Subject: RI judiciary remains unable to uphold justice, NGO says

Received from Joyo Indonesia News

The Jakarta Post Monday, January 5, 2004

RI judiciary remains unable to uphold justice, NGO says

Muninggar Sri Saraswati, The Jakarta Post, Jakarta

The country's judicial institutions have failed to uphold justice for all, as many verdicts have been delivered without proper legal arguments and charges have been leveled at suspects without sufficient evidence, a judiciary watchdog has said.

"We found many cases in which verdicts were made on the basis of very weak legal arguments," coordinator of the Society of Indonesian Judiciary Monitors (Mappi) Asep Rahmat Fajar told a media conference over the weekend.

Mappi, which was founded by the University of Indonesia's school of law, held the conference to disclose its review of the performance of judicial institutions in 2003. The report was issued based on on-the-spot monitoring in district courts in Greater Jakarta and Cibinong, West Java, which, it claimed, could represent the general state of the judiciary in the country.

The watchdog's annual report said judges blamed prosecutors' lack of evidence for their decisions to exonerate defendants, which had occurred many times in corruption cases.

"Evidence is one of the most important things necessary to support legal arguments," the report said.

Mappi said Indonesian judges often delivered weak sentences in criminal cases due to the absence of guidelines, and ignored minimum sentences when it came to human rights trials.

The human rights tribunal acquitted 11 defendants in the 1999 East Timor mayhem and sentenced the remaining four to between three years and 15 years in jail. The convicts remain free, pending appeal.

"The court has obviously violated Law No. 26/2000 on human rights tribunals, which sets the minimum sentence at 10 years in jail," Asep said.

Mappi also highlighted the disparity in sentences handed to convicts in drug abuse, dealing or smuggling cases.

Data collected by Mappi in courts in Central, South, East, West and North Jakarta and in Cibinong revealed that the judges had no clear arguments to support the disparity in sentences.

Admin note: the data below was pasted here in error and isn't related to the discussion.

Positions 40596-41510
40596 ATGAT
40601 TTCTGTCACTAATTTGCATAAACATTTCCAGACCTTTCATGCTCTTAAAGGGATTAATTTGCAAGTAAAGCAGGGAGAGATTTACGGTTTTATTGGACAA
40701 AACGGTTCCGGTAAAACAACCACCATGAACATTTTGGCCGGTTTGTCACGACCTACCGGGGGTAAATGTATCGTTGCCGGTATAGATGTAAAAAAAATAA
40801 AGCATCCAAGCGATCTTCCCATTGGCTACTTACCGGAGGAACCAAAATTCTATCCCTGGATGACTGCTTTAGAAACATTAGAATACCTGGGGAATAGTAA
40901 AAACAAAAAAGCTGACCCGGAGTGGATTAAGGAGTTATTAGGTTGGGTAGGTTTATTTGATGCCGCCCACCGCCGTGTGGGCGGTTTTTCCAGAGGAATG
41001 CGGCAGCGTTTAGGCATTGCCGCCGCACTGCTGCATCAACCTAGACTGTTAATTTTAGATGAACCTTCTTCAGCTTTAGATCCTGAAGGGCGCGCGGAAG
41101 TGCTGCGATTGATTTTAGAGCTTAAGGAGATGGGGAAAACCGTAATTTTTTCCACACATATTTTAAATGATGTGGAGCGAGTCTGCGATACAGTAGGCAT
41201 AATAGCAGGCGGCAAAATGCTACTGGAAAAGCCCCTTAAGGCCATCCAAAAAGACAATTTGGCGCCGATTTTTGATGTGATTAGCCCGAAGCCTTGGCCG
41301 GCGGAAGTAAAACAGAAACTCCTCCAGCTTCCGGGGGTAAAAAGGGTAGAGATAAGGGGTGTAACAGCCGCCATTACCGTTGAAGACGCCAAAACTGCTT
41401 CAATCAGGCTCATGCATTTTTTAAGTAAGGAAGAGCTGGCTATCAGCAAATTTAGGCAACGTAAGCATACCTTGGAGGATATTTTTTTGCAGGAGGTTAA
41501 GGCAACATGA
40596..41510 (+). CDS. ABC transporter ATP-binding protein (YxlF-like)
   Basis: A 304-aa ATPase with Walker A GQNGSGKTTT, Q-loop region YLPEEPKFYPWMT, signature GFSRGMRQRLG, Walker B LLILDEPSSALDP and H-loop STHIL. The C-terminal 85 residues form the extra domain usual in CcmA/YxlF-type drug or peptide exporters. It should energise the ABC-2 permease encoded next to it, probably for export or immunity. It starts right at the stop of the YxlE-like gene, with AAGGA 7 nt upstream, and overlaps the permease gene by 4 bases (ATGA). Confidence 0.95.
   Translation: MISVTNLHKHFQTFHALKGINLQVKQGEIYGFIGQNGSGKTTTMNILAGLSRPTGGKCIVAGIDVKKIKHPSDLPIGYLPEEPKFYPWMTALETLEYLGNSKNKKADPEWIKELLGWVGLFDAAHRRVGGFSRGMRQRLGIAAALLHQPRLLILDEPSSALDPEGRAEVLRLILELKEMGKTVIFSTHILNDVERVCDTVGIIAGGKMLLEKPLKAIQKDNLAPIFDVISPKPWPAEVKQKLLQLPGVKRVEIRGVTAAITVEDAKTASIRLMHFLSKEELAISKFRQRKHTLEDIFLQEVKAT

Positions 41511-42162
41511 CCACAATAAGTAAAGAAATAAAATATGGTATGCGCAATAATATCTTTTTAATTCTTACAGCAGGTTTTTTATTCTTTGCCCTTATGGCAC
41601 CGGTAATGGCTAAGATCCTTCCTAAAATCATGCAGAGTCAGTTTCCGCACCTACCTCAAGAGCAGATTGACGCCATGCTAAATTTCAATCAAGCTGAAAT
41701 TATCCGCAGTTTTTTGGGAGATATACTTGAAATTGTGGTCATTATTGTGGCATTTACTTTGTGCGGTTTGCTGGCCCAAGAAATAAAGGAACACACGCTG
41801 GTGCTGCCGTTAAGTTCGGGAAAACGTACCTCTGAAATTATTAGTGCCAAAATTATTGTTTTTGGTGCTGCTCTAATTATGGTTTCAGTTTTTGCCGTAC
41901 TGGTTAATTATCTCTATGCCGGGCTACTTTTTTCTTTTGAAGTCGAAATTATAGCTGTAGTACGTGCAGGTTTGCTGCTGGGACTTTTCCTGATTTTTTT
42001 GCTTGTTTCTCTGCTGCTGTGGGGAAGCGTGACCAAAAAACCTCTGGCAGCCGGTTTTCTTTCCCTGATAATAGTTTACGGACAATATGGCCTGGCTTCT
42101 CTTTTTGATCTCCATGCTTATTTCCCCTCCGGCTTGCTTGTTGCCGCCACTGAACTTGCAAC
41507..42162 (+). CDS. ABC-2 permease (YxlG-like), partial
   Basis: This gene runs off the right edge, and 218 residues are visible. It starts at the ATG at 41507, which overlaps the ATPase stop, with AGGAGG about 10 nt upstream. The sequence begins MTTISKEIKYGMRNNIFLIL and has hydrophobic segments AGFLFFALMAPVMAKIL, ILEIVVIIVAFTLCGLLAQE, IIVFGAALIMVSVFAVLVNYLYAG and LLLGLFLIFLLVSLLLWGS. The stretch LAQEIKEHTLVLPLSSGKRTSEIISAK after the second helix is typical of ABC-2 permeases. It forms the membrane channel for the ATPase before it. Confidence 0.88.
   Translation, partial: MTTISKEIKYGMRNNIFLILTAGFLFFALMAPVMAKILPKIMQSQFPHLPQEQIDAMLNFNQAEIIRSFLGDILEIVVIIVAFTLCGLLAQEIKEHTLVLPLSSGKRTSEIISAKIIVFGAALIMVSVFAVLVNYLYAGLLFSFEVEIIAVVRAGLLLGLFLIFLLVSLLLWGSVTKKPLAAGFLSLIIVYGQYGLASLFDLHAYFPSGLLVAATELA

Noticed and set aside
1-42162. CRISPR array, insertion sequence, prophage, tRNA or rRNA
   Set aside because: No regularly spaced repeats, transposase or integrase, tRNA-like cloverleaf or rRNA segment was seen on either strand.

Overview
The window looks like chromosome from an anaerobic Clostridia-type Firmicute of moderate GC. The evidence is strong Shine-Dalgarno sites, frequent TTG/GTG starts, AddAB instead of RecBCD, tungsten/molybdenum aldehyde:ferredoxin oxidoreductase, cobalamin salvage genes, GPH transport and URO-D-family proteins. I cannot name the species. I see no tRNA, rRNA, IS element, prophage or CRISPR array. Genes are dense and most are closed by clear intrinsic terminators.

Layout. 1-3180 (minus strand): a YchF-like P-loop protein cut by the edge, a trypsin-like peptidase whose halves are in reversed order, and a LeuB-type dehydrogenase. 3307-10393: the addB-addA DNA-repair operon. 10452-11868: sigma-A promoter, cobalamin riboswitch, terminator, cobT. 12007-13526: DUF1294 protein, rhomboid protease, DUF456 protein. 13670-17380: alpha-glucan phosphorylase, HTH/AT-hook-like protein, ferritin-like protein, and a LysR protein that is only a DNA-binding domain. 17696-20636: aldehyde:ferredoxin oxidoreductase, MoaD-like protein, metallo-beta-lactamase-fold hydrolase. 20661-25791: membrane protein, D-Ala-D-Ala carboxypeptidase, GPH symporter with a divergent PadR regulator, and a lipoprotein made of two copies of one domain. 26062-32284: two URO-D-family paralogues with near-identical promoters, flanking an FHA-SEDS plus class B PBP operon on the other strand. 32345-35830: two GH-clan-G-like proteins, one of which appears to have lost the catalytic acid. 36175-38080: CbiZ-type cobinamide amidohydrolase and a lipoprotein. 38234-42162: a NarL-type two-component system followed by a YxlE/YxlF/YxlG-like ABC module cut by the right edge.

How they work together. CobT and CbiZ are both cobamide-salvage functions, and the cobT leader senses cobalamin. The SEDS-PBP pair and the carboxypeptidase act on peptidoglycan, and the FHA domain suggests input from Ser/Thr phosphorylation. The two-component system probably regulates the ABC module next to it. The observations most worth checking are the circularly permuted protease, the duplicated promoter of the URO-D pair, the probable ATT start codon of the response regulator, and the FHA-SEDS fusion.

Among hundreds of drug-related cases, Mappi recorded that district courts in Jakarta sentenced defendants to between four months and 11 months in jail for violating article 78 of Law No. 22/1997 on drugs and narcotics, which is punishable by a maximum 10 years in jail and a Rp 500 million fine.

The courts also jailed defendants for four years to 20 years for violating article 82 of the law, which sets the minimum jail sentence at 20 years and the fine at Rp 1 billion.

"This revealed that the courts tended to deliver lenient sentence for an offense punishable by 10 years in jail," Asep said.

The disparity, he said, was a result of the absence of Supreme Court guidelines for courts on issuing verdicts.

"This situation may result in a decline of public trust in law enforcement, which has been indicated by the growing number of people who take the law into their own hands, including by attacking the courts," Asep warned.

Mappi also criticized judges for their failure to adhere to their code of professional conduct.

A monitor with Mappi disclosed that several judges fell asleep during trials, were absent during hearings or opted to speed up trials in criminal cases that were punishable by custodial sentences of five years or more.

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